Unity 5 to feature Geomerics lighting tech

Improved lighting and shader capabilities raise the bar for production value in the popular engine

Unity Technologies unveiled the fifth full iteration of its ubiquitous game development toolset at the San Francisco Game Developers Conference today.

While Unity has built its considerable reputation on opening up game development to smaller studios and solo creatives, Unity 5's improvements are largely focused on delivering the highest possible production value.

A new partnership with Geomerics will see Enlighten, an advanced real-time lighting technology, built into the engine. Enlighten has been used on a number of AAA titles, including Battlefield 3, The Bureau: XCOM Declassified and Need For Speed: The Run. In addition, Imagination Technologies' PowerVR Ray Tracing tech will allow Unity users to get instantaneous feedback from in-editor real-time lightmaps.


Supplementing this improved lighting capability is a new physically-based shader system that will raise the observable quality of character models and environments, and allow for a host of new effects. Unity's audio system has also been "completely overhauled," including an entirely new audio mixer for dynamic sound design.

Unity 5 is also the first iteration of the engine that will have Unity Cloud's ad-sharing network fully integrated.

"Every time we ship a new version of Unity, we're looking to empower developers with technology that's more powerful and easier to apply than ever before," said Unity co-founder and CEO David Helgason.

"With the huge additions of physically-based shading, lighting workflows, a new platform [WebGL], and a new built-in method for user acquisition, we're improving Unity dramatically from both a creative and business perspective."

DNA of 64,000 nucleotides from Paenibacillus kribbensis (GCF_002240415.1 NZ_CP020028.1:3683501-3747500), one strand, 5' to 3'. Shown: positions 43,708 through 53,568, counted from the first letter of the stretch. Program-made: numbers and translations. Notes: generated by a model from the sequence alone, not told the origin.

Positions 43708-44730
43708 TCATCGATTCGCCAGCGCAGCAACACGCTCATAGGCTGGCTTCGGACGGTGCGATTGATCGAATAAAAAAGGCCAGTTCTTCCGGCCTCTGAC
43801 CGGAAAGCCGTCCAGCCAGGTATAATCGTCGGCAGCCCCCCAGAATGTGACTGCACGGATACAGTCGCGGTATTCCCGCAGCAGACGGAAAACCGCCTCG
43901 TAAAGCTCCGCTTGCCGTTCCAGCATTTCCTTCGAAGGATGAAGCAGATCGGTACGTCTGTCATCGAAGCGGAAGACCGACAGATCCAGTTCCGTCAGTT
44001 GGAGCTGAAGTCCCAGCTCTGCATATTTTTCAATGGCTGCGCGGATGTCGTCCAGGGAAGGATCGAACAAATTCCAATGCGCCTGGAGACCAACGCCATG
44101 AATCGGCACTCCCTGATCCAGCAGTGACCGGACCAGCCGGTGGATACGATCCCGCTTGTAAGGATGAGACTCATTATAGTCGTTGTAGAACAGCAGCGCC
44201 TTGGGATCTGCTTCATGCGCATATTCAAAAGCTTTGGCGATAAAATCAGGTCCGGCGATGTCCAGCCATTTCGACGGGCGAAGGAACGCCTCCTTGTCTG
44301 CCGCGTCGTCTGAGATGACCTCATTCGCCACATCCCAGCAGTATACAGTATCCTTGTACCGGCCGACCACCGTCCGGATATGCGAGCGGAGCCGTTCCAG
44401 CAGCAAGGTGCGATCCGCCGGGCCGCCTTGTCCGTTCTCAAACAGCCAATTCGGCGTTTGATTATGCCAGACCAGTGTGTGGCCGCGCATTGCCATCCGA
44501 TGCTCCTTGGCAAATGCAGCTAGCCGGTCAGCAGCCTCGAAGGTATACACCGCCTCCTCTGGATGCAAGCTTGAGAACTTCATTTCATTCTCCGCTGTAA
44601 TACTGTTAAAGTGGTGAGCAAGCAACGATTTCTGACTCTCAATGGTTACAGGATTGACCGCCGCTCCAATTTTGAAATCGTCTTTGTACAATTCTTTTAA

And the roadmap from here promises to be just as eventful. Only last week, Unity confirmed its acquisition of Applifier, which will see the Everyplay replay sharing tech and a video advertising network integrated into future editions of the engine.

Unity 5 includes access to Unity 4 and its updates. For more information, follow the link.

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Latest comments (3)

So, why am I not seeing a linux editor as one of the main features?
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Renaud Charpentier Game Director, The Creative Assembly3 years ago
Unity is already a great engine and it looks like it's quickly becoming a fantastic one... keep moving forward guys!
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Adam Campbell Producer, Hopster3 years ago
Great to see physically based rendering implemented, something really championed by Crytek in recent years and a very 'next gen' approach to helping create photo-realistic worlds.

But the bigger news (and meeting my expectations) is the 64-bit support and WebGL deployment, the latter indicating the direction many web games will be taking in the near future.
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